Will Flanders of the conservative Wisconsin Institute for Law & Liberty quickly condemned the possible case for the MPS referendum as “absurd” citing what he thought was the highest potential amount of $640 million in a referendum, perhaps taking that number from the Milwaukee Journal Sentinel.
Flanders went on to say that the district already spends as much as many surrounding districts. He charged that MPS would actually bring in more state aid if the referendum passed, because the present aid formula actually rewards districts that are willing to tax themselves even more.
While suburban taxpayers might be up in arms that Milwaukee could actually get more state money because of an MPS referendum, Flanders might have given Milwaukee taxpayers a reason to vote for the referendum: receiving additional state aid.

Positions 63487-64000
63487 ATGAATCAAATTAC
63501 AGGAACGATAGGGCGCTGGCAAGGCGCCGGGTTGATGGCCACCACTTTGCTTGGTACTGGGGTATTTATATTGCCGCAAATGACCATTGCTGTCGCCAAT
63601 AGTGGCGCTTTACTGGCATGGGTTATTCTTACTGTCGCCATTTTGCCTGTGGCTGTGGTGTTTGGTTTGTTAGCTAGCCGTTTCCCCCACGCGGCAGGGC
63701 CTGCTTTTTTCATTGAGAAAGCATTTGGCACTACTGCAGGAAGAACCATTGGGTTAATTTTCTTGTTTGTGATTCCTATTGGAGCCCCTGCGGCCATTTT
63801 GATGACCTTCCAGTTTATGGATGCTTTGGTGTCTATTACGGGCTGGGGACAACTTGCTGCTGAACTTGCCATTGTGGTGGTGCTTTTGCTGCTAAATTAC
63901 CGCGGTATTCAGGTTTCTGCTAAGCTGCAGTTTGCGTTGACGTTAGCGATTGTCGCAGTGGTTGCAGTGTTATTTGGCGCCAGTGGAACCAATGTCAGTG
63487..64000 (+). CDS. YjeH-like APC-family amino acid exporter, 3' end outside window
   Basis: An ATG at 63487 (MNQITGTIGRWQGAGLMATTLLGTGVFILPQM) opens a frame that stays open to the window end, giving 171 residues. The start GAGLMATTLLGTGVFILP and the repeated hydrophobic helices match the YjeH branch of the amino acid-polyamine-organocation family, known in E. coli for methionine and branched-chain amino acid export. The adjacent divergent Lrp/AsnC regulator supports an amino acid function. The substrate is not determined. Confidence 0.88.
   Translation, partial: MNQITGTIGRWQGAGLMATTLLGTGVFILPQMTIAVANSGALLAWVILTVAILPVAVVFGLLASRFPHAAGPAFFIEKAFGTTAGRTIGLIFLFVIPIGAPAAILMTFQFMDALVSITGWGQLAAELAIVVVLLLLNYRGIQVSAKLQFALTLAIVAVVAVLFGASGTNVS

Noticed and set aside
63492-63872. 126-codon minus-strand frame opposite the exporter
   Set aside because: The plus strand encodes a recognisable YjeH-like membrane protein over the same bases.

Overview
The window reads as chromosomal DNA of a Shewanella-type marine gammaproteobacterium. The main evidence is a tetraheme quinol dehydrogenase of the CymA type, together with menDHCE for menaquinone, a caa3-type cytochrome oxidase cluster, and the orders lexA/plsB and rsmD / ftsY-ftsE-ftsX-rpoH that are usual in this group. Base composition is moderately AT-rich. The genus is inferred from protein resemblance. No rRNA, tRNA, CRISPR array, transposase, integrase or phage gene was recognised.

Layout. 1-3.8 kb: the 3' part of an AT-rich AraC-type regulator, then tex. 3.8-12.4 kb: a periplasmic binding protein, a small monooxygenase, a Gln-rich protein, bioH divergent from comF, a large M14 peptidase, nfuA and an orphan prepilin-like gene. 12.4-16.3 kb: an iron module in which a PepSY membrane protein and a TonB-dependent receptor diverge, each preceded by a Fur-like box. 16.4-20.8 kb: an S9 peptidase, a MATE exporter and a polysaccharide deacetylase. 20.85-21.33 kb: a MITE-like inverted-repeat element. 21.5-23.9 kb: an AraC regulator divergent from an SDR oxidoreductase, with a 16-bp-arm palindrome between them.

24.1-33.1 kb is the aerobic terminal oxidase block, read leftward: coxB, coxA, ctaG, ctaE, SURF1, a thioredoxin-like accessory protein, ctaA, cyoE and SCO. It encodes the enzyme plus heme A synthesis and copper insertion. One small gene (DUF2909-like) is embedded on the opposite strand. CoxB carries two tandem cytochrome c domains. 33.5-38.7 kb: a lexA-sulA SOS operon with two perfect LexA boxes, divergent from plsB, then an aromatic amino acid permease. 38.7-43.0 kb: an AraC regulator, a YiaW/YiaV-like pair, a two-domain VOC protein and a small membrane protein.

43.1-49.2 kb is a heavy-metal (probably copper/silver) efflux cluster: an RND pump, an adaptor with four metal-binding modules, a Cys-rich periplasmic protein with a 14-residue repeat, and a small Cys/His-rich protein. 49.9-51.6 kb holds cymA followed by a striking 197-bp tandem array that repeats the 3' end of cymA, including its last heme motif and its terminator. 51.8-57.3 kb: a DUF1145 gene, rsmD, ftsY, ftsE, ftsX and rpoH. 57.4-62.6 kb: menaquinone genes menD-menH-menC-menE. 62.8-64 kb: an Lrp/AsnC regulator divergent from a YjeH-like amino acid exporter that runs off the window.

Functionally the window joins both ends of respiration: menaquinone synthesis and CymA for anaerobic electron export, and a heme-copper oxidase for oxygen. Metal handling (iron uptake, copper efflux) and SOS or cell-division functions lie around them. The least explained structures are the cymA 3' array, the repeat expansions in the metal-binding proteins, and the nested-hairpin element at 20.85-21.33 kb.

How one figures the dollars depends upon what gets counted. Flanders counted every dollar MPS gets from local taxes, plus state and federal money. MPS didn’t count federal funds because those dollars cannot be spent except in very specific areas. Federal food service money can only be used to feed low-income students, for example. Federal Heart Start funds can only be used for early childhood students whom the school system is not required to service by state law.